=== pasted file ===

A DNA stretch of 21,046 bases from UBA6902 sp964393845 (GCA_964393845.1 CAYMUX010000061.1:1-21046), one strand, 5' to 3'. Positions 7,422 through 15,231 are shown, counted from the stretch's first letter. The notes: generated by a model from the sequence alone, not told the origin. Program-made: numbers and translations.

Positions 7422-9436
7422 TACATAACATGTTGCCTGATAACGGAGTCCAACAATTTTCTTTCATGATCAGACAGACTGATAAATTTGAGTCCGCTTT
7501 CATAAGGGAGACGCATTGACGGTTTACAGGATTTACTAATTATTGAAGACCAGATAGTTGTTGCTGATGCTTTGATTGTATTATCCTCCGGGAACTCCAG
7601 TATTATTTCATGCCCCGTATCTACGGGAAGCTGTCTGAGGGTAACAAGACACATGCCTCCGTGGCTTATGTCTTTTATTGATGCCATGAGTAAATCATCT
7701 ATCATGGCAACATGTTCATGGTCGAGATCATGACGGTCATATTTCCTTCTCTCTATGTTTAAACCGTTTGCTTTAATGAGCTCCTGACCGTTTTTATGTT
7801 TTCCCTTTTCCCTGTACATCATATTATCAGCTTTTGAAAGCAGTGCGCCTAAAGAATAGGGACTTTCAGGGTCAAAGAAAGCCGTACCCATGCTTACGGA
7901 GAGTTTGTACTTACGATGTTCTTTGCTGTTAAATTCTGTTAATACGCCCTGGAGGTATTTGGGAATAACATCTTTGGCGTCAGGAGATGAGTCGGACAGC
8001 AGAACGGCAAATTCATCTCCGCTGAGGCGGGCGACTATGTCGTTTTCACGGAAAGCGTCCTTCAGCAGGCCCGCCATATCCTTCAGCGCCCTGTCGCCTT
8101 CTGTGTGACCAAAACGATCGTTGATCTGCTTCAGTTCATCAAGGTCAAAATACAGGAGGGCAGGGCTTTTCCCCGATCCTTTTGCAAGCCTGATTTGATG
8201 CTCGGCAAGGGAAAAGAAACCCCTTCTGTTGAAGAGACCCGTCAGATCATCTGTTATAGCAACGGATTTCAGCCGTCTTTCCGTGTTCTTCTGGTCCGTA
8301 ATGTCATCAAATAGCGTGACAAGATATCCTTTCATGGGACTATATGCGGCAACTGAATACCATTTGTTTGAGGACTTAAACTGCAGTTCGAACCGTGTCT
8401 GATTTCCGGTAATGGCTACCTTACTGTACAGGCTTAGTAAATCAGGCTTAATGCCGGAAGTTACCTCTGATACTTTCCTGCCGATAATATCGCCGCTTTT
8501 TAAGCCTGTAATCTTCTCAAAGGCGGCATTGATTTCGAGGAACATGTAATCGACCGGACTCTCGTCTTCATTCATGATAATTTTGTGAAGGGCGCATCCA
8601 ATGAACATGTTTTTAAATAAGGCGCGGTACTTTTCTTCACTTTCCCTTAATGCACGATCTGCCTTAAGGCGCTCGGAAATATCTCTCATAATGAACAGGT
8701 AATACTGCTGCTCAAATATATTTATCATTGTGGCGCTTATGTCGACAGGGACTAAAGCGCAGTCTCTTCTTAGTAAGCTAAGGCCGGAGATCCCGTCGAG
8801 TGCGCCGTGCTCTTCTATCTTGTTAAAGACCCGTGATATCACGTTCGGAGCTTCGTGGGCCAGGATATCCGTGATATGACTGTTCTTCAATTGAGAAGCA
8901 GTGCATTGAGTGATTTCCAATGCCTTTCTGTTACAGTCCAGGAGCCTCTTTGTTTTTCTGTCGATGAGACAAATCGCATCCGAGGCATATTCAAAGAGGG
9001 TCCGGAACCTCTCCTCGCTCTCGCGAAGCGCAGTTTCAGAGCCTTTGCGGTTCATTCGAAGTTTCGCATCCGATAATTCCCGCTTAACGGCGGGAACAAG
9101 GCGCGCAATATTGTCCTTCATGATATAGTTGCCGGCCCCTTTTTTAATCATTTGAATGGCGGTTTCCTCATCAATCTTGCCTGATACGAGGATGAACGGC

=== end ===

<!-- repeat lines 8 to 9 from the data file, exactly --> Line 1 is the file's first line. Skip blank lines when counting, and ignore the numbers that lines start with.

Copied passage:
7901 GAGTTTGTACTTACGATGTTCTTTGCTGTTAAATTCTGTTAATACGCCCTGGAGGTATTTGGGAATAACATCTTTGGCGTCAGGAGATGAGTCGGACAGC
8001 AGAACGGCAAATTCATCTCCGCTGAGGCGGGCGACTATGTCGTTTTCACGGAAAGCGTCCTTCAGCAGGCCCGCCATATCCTTCAGCGCCCTGTCGCCTT